We toured around the park on our bikes to check out the hiking trails for tommorrow. More horseflies and mosquitos, not a good sign. In the morning we put the kayaks into the lake and paddled towards the Little River hoping the horseflies won't follow us on the water. The Little River appeared to have overflowed it's banks. It was muddy-brown and seemed to have swallowed up the forest for water was seen everywhere. There was no longer a 'river bank'. The current was visible and quite strong making for a great work-out going up-river. On one 's' curve, the floodwaters took the short-cut through the trees, bisected the river, and flowed back into the forest. It took us a minute to even determine where the river itself was since the current ran perpendicular to it. We paddled up as far as our arms could take us, spun around, and drifted home. The setting was more prehistoric than old Florida with cypress trees, moss, elephant ears, and a variety of trees crowding the waterway. Another great paddle.

We're glad we've had the opportunity to use our kayaks so much so far. We had really debated about whether we should bring them or not since we know we won't use them much out West or up North.

Again, we decided on a lunch-time departure since we can't take advantage of the hiking trails. If it's not obvious yet, we hate horseflies and mosquitos! We made it to High Falls State Park in High Falls, GA by 4pm. That night we just walked some of the trails overlooking the two falls and watched the sun start to set.

The next morning we woke up to temperatures in the 60's. Aaahh, just what we've been looking for. Drank our coffee outside for the first time since we left Ft Lauderdale. Drove over to Indian Springs State Park to check it out. The Park has the spring enclosed with a pipe coming out of it. We saw several people filling up water jugs from the spring, eventhough signs said it was not potable. We asked a ranger later about it and he explained that some people still believed in the healing powers of the mineral-laden waters. But when he told me the water comes from the Chattahootchee River (think Atlanta to the north), filters through the rocks to pick up the minerals, I kept thinking to myself "how much of the pollutants get filtered out?" They test it for pollutants once a year. They try to discourage people from drinking it. I should've asked for specifics on the test results, silly me. Times are not the same from when the Indians used this spring for healing. After touring around Indian Springs SP, we went looking for more hiking trails. There was a non-profit, privately-owned nature center around the corner called Dauset Trails. Wow, what a facility. 1200 acres. Started up in 1977 by two guys - Daugherty and Settle. Part nature center with a wildlife rehabilitation center and farm animal center, part gardens and picnic area,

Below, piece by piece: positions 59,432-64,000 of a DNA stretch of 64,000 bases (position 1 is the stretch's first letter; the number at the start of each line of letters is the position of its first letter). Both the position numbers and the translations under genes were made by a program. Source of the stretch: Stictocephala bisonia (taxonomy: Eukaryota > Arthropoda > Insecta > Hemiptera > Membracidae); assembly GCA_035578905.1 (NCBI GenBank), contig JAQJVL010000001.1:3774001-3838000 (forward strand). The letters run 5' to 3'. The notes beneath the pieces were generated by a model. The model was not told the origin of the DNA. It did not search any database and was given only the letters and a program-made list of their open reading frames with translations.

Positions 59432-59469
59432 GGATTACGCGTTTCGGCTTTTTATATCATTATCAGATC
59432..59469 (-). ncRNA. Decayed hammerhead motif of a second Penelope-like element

they also offer a campground and a chapel, and the rest of the land are trails - separate areas for hiking, horse-back riding, or mtn biking (about 20 miles, offering 3 levels). Decided we'd come back with our bike clothes and go for a ride. We attempted the intermediate trails, about 11.5 miles intertwined within a forest with two streams running through and a couple of high-grass fields to pedal through as well. What an excellent find! Beautiful scenery in the forest of oaks, sweetgum, pines, and other deciduous trees; nothing too life threatening even though the streams were in gullies there were wide bridges to criss-cross back and forth; long down-hills were teeth-chattering/head-bobbing free-for-alls; and the signage and maps provided were clear and easy to follow (but still easy to get lost considering the multitude of trails). Check it out when you're near Macon, GA.

Left Georgia this morning trying to schedule our trip around Atlanta's rush-hour, although it always appears it's rush-hour there with it's 4-8 lanes of traffic. We don't miss living here one bit. We arrived in Chattanooga, TN and decided to stay in a private campground so we could check emails, make phone calls, do wash, etc etc etc. We've been here before, years ago, but there are some other touristy stuff we would like to do over the next couple of days.


Post a Comment

<< Home